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Theo Fleury stands by Cherry, claims “double standard” in CTV response to Jess Allen

"What she said was her experience in one incident and is not the standard of all kids who play hockey,” said Fleury.

Former Calgary Flames star and best-selling author Theo Fleury told True North that CTV has a “double standard” when it comes to comments made by The Social host Jessica Allen.

On November 12, Allen claimed former Coach’s Corner host Don Cherry was representative of young unthoughtful “white boys” who were into hockey. 

“They all tended to be white boys who weren’t, let’s say very nice, they were not generally thoughtful, they were often bullies. Their parents were able to afford to spend $5,000 a year on hockey,” she said of young hockey players. 

The comments were made while discussing Sportsnet’s decision to fire Cherry over his calls for everybody to wear poppies for Remembrance Day. 

Fleury joins a number of current and former NHL players who have come out in defence of Cherry, including Colorado Avalanche player Nazem Kadri who claimed Cherry’s comments were taken “out of context” and hockey superstar Bobby Orr who called the firing “disgraceful.” 

“CTV’s response is the typical double standard. What she said was her experience in one incident and is not the standard of all kids who play hockey,” said Fleury.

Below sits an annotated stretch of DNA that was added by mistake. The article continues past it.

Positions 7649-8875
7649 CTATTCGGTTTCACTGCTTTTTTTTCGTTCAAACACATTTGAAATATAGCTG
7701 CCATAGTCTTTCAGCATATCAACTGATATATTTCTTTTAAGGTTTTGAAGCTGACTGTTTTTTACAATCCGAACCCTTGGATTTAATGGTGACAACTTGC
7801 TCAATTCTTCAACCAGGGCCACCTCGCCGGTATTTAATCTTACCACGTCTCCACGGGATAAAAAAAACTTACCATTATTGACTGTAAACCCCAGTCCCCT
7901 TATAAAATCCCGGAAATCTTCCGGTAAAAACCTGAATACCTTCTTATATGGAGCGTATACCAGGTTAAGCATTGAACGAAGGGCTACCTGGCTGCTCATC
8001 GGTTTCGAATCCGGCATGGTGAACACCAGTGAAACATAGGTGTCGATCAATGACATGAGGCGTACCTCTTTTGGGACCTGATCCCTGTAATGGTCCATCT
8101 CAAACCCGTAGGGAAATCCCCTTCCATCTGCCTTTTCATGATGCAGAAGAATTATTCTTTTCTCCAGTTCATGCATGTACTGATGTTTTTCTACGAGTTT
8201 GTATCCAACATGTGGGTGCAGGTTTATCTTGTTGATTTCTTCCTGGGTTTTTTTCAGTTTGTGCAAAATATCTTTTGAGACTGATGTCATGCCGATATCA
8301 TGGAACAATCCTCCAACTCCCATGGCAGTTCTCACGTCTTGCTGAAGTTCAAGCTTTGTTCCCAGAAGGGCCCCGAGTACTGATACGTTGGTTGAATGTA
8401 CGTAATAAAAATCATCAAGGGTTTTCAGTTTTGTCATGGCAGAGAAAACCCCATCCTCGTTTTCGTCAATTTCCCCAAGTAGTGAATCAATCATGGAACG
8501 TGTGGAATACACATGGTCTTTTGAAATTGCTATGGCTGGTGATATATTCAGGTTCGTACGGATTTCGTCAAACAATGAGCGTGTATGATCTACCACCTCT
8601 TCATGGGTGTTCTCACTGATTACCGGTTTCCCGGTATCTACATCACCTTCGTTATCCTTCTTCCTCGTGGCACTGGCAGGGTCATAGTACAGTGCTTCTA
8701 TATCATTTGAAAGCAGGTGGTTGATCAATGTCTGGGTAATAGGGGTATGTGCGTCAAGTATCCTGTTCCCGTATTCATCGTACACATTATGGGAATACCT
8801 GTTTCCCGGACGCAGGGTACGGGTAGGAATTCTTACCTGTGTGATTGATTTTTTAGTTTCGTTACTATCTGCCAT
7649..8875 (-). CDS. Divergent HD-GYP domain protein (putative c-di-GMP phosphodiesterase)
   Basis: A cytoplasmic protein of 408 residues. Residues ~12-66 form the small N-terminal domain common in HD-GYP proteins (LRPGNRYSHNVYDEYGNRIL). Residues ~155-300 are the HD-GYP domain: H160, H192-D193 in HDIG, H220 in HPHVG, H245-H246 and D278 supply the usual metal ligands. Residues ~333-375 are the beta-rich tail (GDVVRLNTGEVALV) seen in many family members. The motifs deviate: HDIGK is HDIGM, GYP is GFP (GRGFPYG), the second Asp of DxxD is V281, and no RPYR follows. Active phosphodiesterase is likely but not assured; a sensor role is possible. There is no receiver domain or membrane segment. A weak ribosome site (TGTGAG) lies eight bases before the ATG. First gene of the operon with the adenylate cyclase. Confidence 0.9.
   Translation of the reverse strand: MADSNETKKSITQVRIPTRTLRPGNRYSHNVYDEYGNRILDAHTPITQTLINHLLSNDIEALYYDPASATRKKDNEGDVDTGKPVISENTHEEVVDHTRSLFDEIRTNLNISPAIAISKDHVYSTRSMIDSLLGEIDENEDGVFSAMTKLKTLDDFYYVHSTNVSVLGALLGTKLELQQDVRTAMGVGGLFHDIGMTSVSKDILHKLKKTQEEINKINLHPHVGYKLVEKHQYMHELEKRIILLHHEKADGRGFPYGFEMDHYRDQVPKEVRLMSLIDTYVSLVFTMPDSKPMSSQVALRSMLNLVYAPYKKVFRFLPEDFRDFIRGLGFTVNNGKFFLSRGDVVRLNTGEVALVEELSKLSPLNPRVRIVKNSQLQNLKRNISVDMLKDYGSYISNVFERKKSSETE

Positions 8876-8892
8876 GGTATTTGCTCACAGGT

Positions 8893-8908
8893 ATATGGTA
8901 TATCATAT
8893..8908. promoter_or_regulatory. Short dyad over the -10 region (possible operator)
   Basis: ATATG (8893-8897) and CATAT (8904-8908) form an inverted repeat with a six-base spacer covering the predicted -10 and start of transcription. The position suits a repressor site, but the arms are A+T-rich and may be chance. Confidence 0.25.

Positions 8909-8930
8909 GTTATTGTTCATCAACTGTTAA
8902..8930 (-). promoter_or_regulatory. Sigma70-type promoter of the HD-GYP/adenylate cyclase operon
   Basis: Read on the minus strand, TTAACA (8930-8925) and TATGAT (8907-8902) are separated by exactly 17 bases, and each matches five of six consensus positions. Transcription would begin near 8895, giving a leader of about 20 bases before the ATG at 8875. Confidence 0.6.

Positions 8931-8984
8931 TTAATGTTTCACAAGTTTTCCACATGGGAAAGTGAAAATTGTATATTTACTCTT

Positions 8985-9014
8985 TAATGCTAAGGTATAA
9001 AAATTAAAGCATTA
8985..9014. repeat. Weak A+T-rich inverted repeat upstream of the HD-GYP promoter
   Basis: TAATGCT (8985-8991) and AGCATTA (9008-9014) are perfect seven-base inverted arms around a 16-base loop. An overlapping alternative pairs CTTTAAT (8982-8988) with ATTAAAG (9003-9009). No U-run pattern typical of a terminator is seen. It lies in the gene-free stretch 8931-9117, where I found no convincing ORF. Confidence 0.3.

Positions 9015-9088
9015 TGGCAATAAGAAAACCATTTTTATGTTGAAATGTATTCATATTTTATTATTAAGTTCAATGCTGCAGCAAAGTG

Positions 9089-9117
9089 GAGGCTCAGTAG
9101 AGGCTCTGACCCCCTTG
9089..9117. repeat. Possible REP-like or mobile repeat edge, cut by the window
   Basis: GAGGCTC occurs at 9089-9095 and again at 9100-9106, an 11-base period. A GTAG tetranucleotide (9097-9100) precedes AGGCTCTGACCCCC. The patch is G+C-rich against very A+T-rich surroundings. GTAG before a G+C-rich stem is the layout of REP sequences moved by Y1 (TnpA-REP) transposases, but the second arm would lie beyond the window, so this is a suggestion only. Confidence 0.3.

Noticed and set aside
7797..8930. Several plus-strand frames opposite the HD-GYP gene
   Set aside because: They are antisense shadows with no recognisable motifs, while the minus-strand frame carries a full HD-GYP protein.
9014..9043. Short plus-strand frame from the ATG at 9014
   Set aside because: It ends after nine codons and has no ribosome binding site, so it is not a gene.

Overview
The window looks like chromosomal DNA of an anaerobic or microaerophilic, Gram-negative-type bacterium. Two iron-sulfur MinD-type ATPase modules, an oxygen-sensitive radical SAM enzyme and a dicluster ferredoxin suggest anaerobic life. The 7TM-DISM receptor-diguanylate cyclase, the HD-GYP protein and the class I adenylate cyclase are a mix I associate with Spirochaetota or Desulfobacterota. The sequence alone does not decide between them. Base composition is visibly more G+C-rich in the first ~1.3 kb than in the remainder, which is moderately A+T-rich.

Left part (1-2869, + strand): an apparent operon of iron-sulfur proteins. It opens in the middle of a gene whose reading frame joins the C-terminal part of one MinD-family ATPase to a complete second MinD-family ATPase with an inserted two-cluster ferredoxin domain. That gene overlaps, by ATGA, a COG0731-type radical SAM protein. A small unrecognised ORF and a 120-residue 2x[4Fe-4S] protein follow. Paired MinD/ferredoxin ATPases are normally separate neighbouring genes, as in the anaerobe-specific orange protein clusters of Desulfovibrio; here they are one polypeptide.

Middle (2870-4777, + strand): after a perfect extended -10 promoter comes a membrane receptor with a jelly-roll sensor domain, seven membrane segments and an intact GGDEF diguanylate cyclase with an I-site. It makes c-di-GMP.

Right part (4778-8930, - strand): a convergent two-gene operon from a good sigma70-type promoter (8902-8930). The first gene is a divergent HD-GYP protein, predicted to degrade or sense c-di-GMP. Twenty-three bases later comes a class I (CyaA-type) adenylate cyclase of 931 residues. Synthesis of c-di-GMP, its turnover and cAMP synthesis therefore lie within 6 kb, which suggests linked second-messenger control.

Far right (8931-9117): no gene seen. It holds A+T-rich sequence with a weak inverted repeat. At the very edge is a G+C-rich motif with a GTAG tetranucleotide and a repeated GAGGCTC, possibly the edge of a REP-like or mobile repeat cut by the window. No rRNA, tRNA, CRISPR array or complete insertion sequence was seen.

Shortly after Allen’s comments went viral, the hashtag #FireJessAllen was trending on Twitter forcing her to reply on the following afternoon’s program. 

“I was speaking about my own lived experiences, often negative experiences with those who’ve played the sport and how they’ve led to me being conflicted, really conflicted about how hockey is so closely bound to our national identity,” Allen claimed. 

However, according to Fleury, the sport is a crucial part of Canadian identity and there are many opportunities for kids who are disadvantaged to participate in the sport, pointing to charities that fund kids who otherwise couldn’t afford to play.

“Every small town who has a rink is the hub for the community. Hockey gives Canadians a sense of pride. It’s our identity,” said Fleury.

“Bullying is a societal issue, not a hockey issue. Bullying is a learned behaviour that usually happens in the home, not in sport.” 

Complaints regarding Allen and Cherry were so numerous that the Canadian Broadcast Standards Council was forced to temporarily close its complaint page. 

CTV also issued its own response to the outrage, indicating that they wouldn’t be taking action against Allen. 

According to Fleury, kids shouldn’t feel discouraged from playing the sport because many opportunities exist for somebody to enter the rink.

“To those kids there are many many ways you can participate in the sport. Hockey Canada has done everything in their power to make hockey available to every kid who wants to play,” said Fleury. 

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